Latest Android security scare highlights dangers of public, unsecured Wi-Fi networksTurns out that the “vast majority” of Android smartphones are doing a lousy job when it comes to protecting the digital “token” that grants users access to calendars, contacts, and other Google-hosted services—or so says a team of wireless security researchers. But the vulnerability is really only a problem if your phone is connected to an unsecured wireless hotspot—a bad idea in the first place, if you ask me.

The Register has the scoop on the just-discovered security hole, which was announced by a team of researchers at the University of Ulm in Germany and should worry anyone with a handset running anything but Android 2.3.4—in other words, the very latest version of Android.

The focus of the vulnerability, says The Register, is an “improper implementation” of ClientLogin, an authentication protocol that uses digital “tokens” to authenticate users who have correctly entered their Google IDs and passwords. These tokens, once issued, are good for a full two weeks before they need to be renewed—and according to the University of Ulm researchers, smartphones using Android 2.3.3 and earlier are receiving the tokens in what’s known as “cleartext,” which is a jargon-y way of saying that they’re being sent with no encryption whatsoever. In other words, they’re about as private as the back of a postcard.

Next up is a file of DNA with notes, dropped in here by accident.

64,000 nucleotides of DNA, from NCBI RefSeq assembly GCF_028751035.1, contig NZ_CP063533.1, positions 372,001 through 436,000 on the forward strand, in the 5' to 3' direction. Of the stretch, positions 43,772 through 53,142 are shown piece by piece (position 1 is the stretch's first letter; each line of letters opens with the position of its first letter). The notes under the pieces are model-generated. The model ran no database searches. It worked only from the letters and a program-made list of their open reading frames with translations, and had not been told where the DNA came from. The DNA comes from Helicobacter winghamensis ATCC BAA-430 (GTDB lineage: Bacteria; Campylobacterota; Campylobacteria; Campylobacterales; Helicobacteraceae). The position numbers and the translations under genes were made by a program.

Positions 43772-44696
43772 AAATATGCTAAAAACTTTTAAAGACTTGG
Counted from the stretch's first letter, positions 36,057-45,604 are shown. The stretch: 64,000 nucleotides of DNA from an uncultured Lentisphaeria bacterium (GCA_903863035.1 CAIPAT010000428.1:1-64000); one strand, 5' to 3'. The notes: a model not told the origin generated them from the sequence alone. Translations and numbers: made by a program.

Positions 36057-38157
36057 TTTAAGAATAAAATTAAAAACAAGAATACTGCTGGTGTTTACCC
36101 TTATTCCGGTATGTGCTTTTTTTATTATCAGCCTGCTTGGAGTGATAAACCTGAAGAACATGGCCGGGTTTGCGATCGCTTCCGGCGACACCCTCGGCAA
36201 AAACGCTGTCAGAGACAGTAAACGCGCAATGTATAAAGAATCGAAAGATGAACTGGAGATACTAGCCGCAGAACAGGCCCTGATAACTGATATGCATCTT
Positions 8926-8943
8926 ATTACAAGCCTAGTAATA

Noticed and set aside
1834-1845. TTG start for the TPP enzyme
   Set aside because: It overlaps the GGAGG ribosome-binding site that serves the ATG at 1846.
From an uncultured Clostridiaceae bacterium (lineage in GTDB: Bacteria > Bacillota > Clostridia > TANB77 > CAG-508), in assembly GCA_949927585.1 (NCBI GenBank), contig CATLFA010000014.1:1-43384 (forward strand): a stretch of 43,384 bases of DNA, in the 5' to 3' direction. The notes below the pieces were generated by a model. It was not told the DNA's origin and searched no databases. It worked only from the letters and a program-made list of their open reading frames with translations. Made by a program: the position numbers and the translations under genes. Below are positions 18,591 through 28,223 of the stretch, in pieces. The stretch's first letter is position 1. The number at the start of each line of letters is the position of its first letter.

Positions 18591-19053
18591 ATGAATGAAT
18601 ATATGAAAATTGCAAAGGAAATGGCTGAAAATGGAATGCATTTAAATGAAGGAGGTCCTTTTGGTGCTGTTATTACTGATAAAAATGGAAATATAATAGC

The trouble really begins when you’re trading these so-called “authTokens” over an open, unsecured Wi-Fi network—you know, like those mysterious but ever-popular “Public WiFi” hotspots that appear in parks, cafes, and other public places. But while generic, wide-open hotspots are both easy and free, they’re also like catnip for hackers, who can scan (or “sniff”) any unencrypted traffic on the network—including, say, an unprotected authToken—as easily as one might flip through an open book. Another risk: “evil twin” hotspots, which masquerade as T-Mobile, AT&T, and other well-known Wi-Fi hotspot providers but are actually controlled by the ne’re-do-wells intent on stealing your data.

Of course, security vulnerabilities like this latest Android scare crop up all the time, and they’re typically repaired with a hastily issued security patch—and indeed, in this case, the researchers quoted in the Register story note that the newly issued Android 2.3.4 plugs the hole. The only problem, of course, is that Android OS updates are usually dependent on phone manufacturers and carriers, who must tailor the software for each specific Android handset. Indeed, plenty of Android phones are still waiting to get an update for Android 2.2, much less Android 2.3.4.

But here’s the thing: even if your Android phone isn’t updated to version 2.3.4 yet, you can still protect yourself from getting your authentication token swiped by avoiding unsecured public Wi-Fi hotspots—which you should probably be doing anyway, particularly if you’re sending and receiving private email or logging into sensitive websites.

For tips on how to deal with open public Wi-Fi networks—or not deal with them, as the case may be—check out these detailed (if aging) articles here and here.

Update: Looks like Google has a fix in the works, according to All Things Digital:

“Today we’re starting to roll out a fix which addresses a potential security flaw that could, under certain circumstances, allow a third party access to data available in calendar and contacts,” Google said in a statement. “This fix requires no action from users and will roll out globally over the next few days.”

Related:
99% of Android phones leak secret account credentials [The Register]

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